The Scream series is a big deal for me.
The original wasn’t the first film to ignite my love for the horror genre, but it was the first horror film I got to see on the big screen. I remember sneaking into the cinema in 1997 to watch it, and my handily tall friend Simon Taylor – who physically towered over his peers – managed to buy the VHS and offer it to me for my 12th birthday.
I was thrilled. There was something about that white cover with the piercing blue eyes of the female face and the red lettering of the title matching the red lips obscured by a hand that remains engraved in my tiny lizard brain to this day. I exhausted that cassette tape to the point the magnetic strip was completely demolished after so many repeated watches. Even now, I’m pretty sure I can quote Wes Craven’s meta masterstroke from beginning to end.
The celebrated director did nothing short of revitalize horror by lovingly dissecting hallowed tropes through a mix of wit, scares, comedy and a then-rare dose of self-awareness which created a distinctive relationship between the film and its genre-savvy audience.
I didn’t have to wait long for some more dialogue and references to commit to memory. Scream 2 came out the following year and was a rare sequel that actually equalled its predecessor, proving the character Randy wrong when he brazenly stated that “by definition alone, sequels are inferior films”.
The less said about Scream 3, the better – partly because of Courtney Cox’s haunting baby bangs but mostly due Ehren Kruger disastrous script. It buried the franchise, and left me having to wait 11 long years before Scream 4 arrived – an effective legacy sequel that gave the series some updated panache. It was Craven’s final film, as he died four years later. My mourning period still isn’t over.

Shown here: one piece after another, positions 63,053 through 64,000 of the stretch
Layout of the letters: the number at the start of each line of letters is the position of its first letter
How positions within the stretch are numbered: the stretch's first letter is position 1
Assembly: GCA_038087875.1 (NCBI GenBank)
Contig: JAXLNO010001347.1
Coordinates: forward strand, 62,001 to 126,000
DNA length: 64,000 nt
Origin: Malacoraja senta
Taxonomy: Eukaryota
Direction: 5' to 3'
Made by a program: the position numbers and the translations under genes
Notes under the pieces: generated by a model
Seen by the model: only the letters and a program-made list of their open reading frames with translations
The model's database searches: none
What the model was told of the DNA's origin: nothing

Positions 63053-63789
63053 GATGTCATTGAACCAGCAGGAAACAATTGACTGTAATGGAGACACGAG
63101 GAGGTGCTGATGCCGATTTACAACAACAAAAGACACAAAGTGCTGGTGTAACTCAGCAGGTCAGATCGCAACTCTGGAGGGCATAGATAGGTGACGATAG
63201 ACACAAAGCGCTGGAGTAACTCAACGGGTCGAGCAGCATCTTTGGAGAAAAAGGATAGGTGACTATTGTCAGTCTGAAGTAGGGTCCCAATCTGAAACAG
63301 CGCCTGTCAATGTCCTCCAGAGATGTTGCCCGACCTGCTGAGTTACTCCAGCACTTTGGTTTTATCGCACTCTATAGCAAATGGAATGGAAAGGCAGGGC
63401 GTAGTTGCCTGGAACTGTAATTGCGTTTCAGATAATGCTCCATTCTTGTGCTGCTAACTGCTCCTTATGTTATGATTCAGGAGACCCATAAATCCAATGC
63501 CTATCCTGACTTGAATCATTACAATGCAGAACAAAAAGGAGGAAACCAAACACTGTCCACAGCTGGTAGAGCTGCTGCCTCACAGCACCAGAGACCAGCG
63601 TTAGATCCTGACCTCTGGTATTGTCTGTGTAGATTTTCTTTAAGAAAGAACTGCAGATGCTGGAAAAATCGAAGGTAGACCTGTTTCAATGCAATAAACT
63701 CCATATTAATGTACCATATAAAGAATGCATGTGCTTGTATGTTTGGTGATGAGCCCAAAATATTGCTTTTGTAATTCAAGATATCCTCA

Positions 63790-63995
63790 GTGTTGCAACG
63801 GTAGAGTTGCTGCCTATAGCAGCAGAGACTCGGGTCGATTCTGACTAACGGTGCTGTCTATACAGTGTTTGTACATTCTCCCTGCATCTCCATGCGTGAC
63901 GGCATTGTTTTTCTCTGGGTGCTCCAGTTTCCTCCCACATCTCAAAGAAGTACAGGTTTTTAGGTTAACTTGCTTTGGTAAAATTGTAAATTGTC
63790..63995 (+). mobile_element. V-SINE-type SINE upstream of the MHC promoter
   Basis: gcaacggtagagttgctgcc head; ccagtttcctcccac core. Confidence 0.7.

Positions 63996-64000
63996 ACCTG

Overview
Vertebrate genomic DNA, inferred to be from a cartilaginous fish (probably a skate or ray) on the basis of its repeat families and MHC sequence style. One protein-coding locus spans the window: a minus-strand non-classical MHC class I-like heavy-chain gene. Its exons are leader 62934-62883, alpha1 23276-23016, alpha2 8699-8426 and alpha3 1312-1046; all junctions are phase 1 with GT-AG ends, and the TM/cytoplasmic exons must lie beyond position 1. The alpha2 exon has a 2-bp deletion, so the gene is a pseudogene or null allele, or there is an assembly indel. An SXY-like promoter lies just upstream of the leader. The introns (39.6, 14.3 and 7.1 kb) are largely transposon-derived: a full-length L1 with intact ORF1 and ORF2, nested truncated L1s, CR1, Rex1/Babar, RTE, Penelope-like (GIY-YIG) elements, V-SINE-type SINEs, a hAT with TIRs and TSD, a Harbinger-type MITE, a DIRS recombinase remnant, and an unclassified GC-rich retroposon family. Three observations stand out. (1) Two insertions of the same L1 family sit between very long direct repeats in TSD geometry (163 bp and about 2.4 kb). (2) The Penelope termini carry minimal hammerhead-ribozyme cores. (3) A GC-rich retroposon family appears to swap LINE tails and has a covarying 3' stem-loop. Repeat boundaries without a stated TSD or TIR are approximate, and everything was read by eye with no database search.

Last year’s fifth chapter, the frustratingly – but knowingly – titled Scream, saw directing duo Matt Bettinelli-Olpin and Tyler Gillet (Ready Or Not) take the reins for “requel” that surprisingly delivered the slasher goods in impressively gruesome fashion. The script by James Vanderbilt (Zodiac) and Guy Busick (Ready Or Not) honoured Wes’ wit with some sharp commentary about toxic fandom, and when it was announced that the same filmmaking team was fast-tracking a sixth instalment (thereby replicating the same one-year wait between the original and its sequel), there was no reason for me to feel anything but giddy.
How wrong I was.
Scream VI (we’re on roman numerals now, apparently) shifts the setting to New York City for the first time.
The franchise’s current next-gen heroines (Melissa Barrera’s Samantha and Jenna Ortega’s Tara) and two other survivors from last year’s Scream (the brother-and-sister duo Chad and Mindy, played by Mason Gooding and Jasmin Savoy Brown) have moved their lives to the Big Apple in order to escape Woodsboro’s blood-drenched legacy. However, their plans are upended with the emergence of a new Ghostface, who seems to have intimate knowledge of Woodsboro’s heritage and is keen to slice’n’dice his way towards Sam’s heart by gaslighting the general public into believing that she is to blame for the 2022 killings. He, she or they are also leaving behind some DNA of the past killers at the new crime scenes.
So, New York, new rules?